This week, letters about Flo Razowski, Gay Marriage, and Kuwait... read on...
RE: Busted in Palestine
“If we make peaceful revolution impossible, we make
violent revolution inevitable.”
— John F. Kennedy
In regard to “Flo busted in Palestine” (3/24/04),
it is a far stretch applying this Kennedy truism to the Israeli/Palestinian
situation and to activist Flo Razowsky’s arrest in particular. Flo signed
on to a revolution that already was violent to the extreme, going to Israel
as a member of the International Solidarity Movement (ISM), a Palestinian organization that
advocates violence against others (i.e. “terrorism”) as a legitimate
means of revolution. ISM’s own tactics are confrontational
and their protests have not been without violence and destructive acts.
Flo is NOT “being persecuted because she is “a peace activist ... standing with the Palestinians.” Flo
is in an Israeli jail because she went to another country with the sole intent
of participating in and organizing activities against the government of that
country. Flo went there to stir it up. She stands rightly accused of “incitement.”
From her jail cell Flo blames Israel’s Sharon for
the current war, yet it is the Palestinians who walked away from the peace
negotiations declaring war on Israel and the Jews. Palestinian supporters
previously had blamed Sharon’s visit to the Kottel (the Temple
Mount) for igniting the current war 40 some months ago, but even the Palestinians
themselves claim that was an opportunistic ruse for already planned terrorism.
Indeed there are problems with the Israeli government, but
there are far greater problems with terrorist organizations like Hamas and the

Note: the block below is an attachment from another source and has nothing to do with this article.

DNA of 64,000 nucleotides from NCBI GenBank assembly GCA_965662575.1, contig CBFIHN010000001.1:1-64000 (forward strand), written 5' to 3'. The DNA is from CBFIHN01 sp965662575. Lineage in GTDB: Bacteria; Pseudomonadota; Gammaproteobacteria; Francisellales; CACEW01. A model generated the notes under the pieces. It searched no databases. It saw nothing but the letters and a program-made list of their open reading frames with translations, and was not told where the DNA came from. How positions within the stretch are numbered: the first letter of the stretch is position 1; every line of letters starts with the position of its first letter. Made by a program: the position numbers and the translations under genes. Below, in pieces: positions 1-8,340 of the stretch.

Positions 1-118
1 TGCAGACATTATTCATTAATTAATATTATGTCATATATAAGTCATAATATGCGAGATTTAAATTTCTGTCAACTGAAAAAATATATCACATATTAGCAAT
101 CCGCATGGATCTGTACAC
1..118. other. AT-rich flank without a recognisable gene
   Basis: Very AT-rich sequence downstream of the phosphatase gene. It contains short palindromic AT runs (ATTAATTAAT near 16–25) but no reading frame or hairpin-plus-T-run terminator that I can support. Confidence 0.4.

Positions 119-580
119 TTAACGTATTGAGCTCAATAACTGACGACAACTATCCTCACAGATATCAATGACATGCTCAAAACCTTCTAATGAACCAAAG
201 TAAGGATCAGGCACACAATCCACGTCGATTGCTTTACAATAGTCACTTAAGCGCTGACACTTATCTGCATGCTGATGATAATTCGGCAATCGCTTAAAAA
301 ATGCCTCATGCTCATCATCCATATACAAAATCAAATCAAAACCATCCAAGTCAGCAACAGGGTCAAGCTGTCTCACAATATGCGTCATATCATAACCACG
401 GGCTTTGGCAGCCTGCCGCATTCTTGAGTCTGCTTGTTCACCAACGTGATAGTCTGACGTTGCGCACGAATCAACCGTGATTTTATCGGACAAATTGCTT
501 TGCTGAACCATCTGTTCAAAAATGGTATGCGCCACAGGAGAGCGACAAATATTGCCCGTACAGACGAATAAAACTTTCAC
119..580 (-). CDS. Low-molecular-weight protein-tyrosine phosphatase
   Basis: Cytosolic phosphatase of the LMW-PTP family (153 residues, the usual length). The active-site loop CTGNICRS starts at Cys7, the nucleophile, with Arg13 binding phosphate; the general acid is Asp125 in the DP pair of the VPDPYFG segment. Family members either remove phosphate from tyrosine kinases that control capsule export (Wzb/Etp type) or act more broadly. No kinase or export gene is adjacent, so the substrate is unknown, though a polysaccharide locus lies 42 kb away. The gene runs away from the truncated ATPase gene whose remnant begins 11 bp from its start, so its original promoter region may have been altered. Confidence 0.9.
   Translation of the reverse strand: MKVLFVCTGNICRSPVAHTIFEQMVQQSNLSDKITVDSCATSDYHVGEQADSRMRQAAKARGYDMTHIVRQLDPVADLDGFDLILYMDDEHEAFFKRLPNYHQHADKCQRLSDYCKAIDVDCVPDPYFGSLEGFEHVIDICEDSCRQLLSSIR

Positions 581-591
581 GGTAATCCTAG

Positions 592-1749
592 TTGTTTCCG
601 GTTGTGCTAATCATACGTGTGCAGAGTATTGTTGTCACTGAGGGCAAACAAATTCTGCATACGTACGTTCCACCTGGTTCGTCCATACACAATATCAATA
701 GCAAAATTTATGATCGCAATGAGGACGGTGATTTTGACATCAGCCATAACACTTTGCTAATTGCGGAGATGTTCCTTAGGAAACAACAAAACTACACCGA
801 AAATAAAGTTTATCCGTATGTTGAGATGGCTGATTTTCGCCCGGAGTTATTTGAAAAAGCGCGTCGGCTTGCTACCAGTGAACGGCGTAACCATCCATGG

reluctance of ISM, Flo or her pro-Palestinian cheerleaders here at home to condemn
terrorism without qualification. Instead Flo pleads Hamas’ case stating
that they have “said at least three times they are willing to have a cease-fire.”
Yes, Israel has refused “cease-fire” requests because Hamas only
uses that time to reload, dig more weapons smuggling tunnels and
perfect longer range Kazzam rockets to fire into Jewish communities. Israel
has said “No” to a temporary “cease-fire” but also a
resounding “Yes” to negotiating a lasting peace, a permanent “cease-fire”—which
Hamas has refused.
Rather than continuing to make more than a nuisance of themselves
playing protest games in a combat zone, Flo and ISM should be urging their cohorts,
such as Hamas, to return to the negotiating table. Palestinians themselves
have said that the majority of their people do not support terrorism, which
is a weapon of minority movements. Despite the lack of support of their own
people, terrorism persists because of outside international support from
groups like ISM . If everyone said “No to terrorism” and “Yes
to negotiation,” peace could be possible.
Finally, Flo promotes the over-idealized notion the Jews lived
together in peaceful harmony with Christians and Muslims until their European
cousins arrived with their strange “notion of property and statehood that
was quite different from what was practiced in the Middle East.” This
is a dangerous and misleading false assumption.
While there were periods of peaceful coexistence, the
Holy Land had also been ravaged by countless wars over the past two millennia
and centuries of neglect under foreign rule. Mark Twain described it as a desolate
backwater in 1867—before the Jews began returning—although some
Jews have always remained living continuously in Israel. By the end of
World War II, only about one million Jews remained alive in Europe, not all
of whom emigrated to Israel; and today, almost half of Israel’s Jewish
citizens are actually Middle Eastern (Arab) Jews, and their descendants, who
became refugees when they were expelled from the surrounding Arab
Modern “Zionism” was necessitated by a world gone
mad. And the Arab world which allied with Hitler during World War II would like
the rest of us to forget the Holocaust and the role Arabs themselves have played
in bringing about the need for a Jewish homeland.